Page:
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< prev - next > Food processing KnO 100641_How to make sausages (Printable PDF)
How to make sausages
Practical Action
stuffed in casings with a diameter exceeding 4.5 cm are often termed ‘salamis’; but actual
salamis are made from coarsely-ground meat and are not smoked. Most types of dry sausages
are cold smoked (12 - 18°C) and in some countries they are heavily spiced with red pepper or
garlic or sometimes hot- smoked and strongly salted (see Technical Brief: Smoked Foods)
before a long period of air-drying. Sausages that are not smoked are known as air-dried
sausages. They have a shrivelled appearance with or without surface mould growth and a
yeasty-cheesy flavour.
Sausage drying rooms should have a fan, and facilities for control of the air temperature and
humidity. The stuffed sausages are hung in a room at 20 - 23°C with an initially high air
humidity (≈98%). In the following 2 - 4 days the humidity must be gradually reduced to below
75 - 80% to remove the surface moisture. They must not dry too fast or the surface will
become hardened and a crust develops under the casing. This prevents moisture loss and the
sausage has an excessively moist centre and the crust will not allow smoke to penetrate.
Neither should they dry too slowly as the surface will become slimy (some producers allow a
white covering of moulds and yeasts on the outside of the cured sausage during drying, which
adds to the flavour). If it is wished to avoid mould growth, the smoked sausages can be rinsed
in hot saturated brine before drying. As a guide, the air humidity should be approximately 4%
lower than the water activity of the product (e.g. if the water activity of the product is 0.96,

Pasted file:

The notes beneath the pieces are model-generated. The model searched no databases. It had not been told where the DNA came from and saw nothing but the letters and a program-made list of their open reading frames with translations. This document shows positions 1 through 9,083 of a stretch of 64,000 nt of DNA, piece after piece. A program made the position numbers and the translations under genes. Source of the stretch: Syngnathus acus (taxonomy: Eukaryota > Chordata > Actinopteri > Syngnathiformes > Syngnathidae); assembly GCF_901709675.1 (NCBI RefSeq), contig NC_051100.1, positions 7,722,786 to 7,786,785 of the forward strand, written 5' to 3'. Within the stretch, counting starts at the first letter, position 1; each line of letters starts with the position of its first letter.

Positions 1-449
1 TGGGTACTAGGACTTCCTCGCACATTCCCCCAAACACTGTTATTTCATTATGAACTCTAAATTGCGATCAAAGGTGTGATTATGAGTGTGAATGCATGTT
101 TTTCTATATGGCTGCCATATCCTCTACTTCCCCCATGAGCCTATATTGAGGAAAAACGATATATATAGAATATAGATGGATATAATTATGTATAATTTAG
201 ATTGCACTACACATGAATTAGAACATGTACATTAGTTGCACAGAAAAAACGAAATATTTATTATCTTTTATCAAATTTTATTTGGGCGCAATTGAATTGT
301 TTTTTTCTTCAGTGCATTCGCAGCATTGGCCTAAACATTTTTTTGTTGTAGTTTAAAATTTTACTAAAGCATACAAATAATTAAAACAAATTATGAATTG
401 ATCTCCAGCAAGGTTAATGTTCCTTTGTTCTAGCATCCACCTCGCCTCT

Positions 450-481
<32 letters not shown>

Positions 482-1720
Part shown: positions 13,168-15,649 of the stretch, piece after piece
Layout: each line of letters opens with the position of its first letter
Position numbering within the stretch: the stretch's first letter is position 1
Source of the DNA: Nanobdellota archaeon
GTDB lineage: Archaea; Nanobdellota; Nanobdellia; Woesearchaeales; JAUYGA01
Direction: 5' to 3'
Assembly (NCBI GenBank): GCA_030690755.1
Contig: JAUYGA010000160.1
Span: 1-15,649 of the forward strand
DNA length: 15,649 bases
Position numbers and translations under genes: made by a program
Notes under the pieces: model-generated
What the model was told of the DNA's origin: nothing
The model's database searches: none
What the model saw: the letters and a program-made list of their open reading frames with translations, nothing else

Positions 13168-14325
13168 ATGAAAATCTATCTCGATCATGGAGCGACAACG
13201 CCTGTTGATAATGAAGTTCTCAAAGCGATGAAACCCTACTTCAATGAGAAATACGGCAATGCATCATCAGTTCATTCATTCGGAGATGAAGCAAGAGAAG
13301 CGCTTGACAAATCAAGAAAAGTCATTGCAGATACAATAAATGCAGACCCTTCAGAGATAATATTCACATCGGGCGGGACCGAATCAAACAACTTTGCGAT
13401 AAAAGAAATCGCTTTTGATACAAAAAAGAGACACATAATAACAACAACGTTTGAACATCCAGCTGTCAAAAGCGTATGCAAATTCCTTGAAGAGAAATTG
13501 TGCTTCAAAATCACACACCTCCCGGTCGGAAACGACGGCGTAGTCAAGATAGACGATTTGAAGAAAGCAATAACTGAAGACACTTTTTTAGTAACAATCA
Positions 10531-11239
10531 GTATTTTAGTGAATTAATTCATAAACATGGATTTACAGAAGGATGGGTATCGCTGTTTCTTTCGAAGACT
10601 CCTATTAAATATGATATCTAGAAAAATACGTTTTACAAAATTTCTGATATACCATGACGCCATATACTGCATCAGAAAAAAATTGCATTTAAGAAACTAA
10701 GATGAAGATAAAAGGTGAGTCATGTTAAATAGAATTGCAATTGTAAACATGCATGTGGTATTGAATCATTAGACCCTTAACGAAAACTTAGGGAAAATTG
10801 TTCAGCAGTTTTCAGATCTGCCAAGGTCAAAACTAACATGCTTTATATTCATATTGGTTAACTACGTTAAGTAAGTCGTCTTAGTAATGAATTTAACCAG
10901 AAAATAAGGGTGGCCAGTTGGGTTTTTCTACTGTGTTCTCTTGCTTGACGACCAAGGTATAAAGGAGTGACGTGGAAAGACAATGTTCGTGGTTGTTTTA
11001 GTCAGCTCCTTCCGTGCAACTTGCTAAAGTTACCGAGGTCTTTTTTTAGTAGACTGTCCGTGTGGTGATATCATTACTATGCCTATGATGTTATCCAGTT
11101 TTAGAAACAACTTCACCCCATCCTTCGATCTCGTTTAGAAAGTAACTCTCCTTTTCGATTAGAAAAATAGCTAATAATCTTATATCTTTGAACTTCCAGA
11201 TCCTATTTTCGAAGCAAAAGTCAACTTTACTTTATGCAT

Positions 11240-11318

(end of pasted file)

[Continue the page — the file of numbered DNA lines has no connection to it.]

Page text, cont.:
the optimum air relative humidity should be about 92%). The properties of dry sausages
depend on both the bacterial fermentation and the changes that take place during a long
drying or ageing process: the total process may require up to 90 days. The final pH of dry
sausages is usually higher than semidry sausages (5.0 - 5.5).
Semidry fermented sausages
Semidry sausages differ from dry sausages by their
‘tangy’ flavour produced by lactic acid accumulation
from the fermentation. They are usually stuffed into
medium- and large-diameter natural or synthetic
casings. Their production time rarely exceeds a few
days. The pH of semidry sausages is between 4.8 and
5.2–5.4 and their moisture content is 35 - 50% (aw
= 0.90 - 0.94). Semidry sausages are often warm-
smoked at temperatures not exceeding 45°C, or
occasionally rising to nearly 60°C for a limited time.
After smoking the sausages are usually air-dried for a
short time in a drying chamber with a relative
humidity at 3 - 5% below the moisture content of the Figure 4: Sausages being cured.
sausage. The bacteria and acid, together with enzymes
released from the minced meat, contribute to the
flavour and colour development and cause the meat
Photo: courtesy of Wikimedia commons at
pieces to soften and bind together in the sausage.
Preservation is due to a number of factors: the antimicrobial action of the salt; up to 2% lactic
acid from the fermentation; reduced moisture content; nitrite-spice mixtures; and
antimicrobial components in smoke when the product is smoked. Examples of semidry
sausages are summer sausages, landjaegar, different types of cervelats, thuringer, metwursts
and Lebanon bologna. For example, landjaegers (or hunter’s sausages) are flattened semi-dry
sausages, made by stuffing a mixture of coarsely ground beef, pork and seasonings into pig or
sheep casings. They are pressed using wooden moulds for 1-2 days at about 20 - 24°C, or 2 -
3 days at 18 - 20°C, which gives sufficient time for the fermentation to take place and to
obtain the required flat shape. The shaped sausages are removed from the moulds, hung from
rods and smoked for 3 - 4 days at 16 - 20°C.